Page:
You can also do the Jr. Ranger program. Hopefully with more enthusiasm than Thing 1 or 2. Try as I might, I couldn’t convince them that the “Ladies Cooling Room” was a spectacular place to fill out their Jr. Ranger activity books. Although the movie about traditional bathing held their attention with it’s 1980’s aesthetic.  Apparently, it was so cheesy it was funny.

After touring the Fordyce Bathhouse, we ventured out back to put our hands in the last remaining open hot spring and stroll the paths above the bathhouses. Then we drove up through the park to watch the sunset over Hot Springs before returning to our campground, Gulpha Gorge.

Gulpha Gorge may be one of our favorite campgrounds yet. As the name suggests, the sites run through a gorge along a creek. It was lovely in December and I can only imagine its beauty during warmer months. The sites are large with many of them along the creek with full hookups.  I loved hearing the sound of the creek when we stepped outside in the morning. Full hookup sites are $24 or $12 if you have the  National Parks Membership Card, a fantastic deal considering the beauty, spaciousness, and condition of the sites.

Two months ago we had not even heard of Hot Springs National Park and today not only it is a treasured place in our National Park system but a treasured family memory.

Love and Laughter,
Jenn

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Day 24: Neurotic Nomads – Montezuma Castle and The Petrified Forest National Park

At Montezuma Castle, it is easy to imagine being Sinagua people making our way through the sycamore and cottonwood trees to gather water at Beaver Creak before climbing up the…

At Montezuma Castle, it is easy to imagine being Sinagua people making our way through the sycamore and cottonwood trees to gather water at Beaver Creak before climbing up the ladders to our home way up on the cliffs.  Except that I’m afraid of heights.

Montezuma Castle was mistakingly named after the Aztec king by settlers in the mid 1800s.  As it turned out, it didn’t belong to the Aztecs, in fact, it’s not even a castle.  It is an adobe community clinging tight to the cliffs.  Like Tuzigoot, it was built by the Sinagua nearly 2000 years ago.  Until 1951, visitors could go inside Montezuma Castle but due to vandals it was closed.  Now visitors can stroll the path among the white barked sycamores and imagine, if you are like me, life as a Sinagua, your life depending on the whims of Beaver Creek.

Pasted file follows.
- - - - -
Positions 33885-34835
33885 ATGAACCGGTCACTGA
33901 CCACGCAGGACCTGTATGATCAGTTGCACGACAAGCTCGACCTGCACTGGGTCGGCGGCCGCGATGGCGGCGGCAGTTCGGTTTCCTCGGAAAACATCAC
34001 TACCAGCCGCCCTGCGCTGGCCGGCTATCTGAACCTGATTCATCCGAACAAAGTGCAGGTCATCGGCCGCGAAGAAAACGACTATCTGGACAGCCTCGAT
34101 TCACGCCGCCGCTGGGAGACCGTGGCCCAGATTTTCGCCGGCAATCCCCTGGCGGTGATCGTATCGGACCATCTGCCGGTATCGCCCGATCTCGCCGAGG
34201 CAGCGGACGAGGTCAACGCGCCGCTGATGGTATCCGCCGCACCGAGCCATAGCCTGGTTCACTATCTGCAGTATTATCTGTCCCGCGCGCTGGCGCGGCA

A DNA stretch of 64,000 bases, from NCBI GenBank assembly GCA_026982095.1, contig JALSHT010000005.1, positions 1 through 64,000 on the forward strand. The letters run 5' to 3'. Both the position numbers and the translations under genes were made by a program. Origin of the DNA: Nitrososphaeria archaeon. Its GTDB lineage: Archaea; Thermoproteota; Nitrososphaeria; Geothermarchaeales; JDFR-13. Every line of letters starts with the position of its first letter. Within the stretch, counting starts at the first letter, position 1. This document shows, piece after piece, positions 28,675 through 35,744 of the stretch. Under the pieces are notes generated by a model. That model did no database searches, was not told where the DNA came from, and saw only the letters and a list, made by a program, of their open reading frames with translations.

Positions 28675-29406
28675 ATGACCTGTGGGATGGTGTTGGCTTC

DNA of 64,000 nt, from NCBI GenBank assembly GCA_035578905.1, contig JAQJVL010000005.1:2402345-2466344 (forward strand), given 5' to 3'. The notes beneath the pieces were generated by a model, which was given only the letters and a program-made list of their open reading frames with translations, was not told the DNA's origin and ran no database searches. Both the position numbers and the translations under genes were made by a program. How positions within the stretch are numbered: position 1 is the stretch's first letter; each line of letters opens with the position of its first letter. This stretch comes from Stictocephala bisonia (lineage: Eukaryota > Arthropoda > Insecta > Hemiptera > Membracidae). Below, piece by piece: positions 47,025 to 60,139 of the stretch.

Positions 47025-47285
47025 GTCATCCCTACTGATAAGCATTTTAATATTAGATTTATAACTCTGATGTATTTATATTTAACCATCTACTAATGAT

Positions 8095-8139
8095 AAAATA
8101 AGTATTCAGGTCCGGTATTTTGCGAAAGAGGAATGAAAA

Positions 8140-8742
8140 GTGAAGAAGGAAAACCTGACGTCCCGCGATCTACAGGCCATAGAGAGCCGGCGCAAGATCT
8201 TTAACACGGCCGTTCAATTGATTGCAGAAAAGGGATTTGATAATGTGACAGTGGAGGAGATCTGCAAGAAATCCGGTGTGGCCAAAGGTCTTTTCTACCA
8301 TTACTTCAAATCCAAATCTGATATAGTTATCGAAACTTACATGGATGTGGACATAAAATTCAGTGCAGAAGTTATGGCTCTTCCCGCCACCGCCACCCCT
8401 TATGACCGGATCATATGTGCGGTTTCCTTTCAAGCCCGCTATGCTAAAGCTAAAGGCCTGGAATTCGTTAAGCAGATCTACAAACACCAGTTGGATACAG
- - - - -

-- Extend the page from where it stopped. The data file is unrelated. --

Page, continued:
Back to the reality of being a newschool nomad, after both boys were forced to earn earned their Jr. Ranger badge, we hit the road and headed hurriedly east on I-40.  There would be no long bathroom breaks or food stops.  We were on a mission to get to the Petrified Forest National Park to see the highest concentration of petrified wood in the world and the painted desert by 5:00 pm.  As long are you are at the gate by 5:00 pm the park lets you in and you can at least take the 28 mile drive through the park to soak up the beauty.

A National Monument and Park in one day.  Maybe we should be the neurotic nomads.

At 4:15 we pulled into the gate with just enough time to visit the visitor’s center (sometimes it pays to be bossy) and stroll among the ancient stubborn trees who refused to fall prey to decay.

The boys climbed on trees that were as hard…as well…rock.

I had doubted our decision take the time for a detour but the first glimpse of the hills covered in Saturn-like rings of color (my photos do not even to begin to capture their beauty), my doubts were put to rest.

It was otherworldly lovely.

The boys kept exclaiming we were on Tatooine (a planet in Star Wars).

As magical as the sunset was I was sad to see her disappear and leave us in darkness as we drove the last 5 miles back to I-40.

If you ever get the chance, drive through the painted desert at sunset.  You will never be the same.

I couldn’t imagine a day filled with more beauty despite going to bed in an Alburquerque Walmart parking lot.

Love and Laughter,
Jenn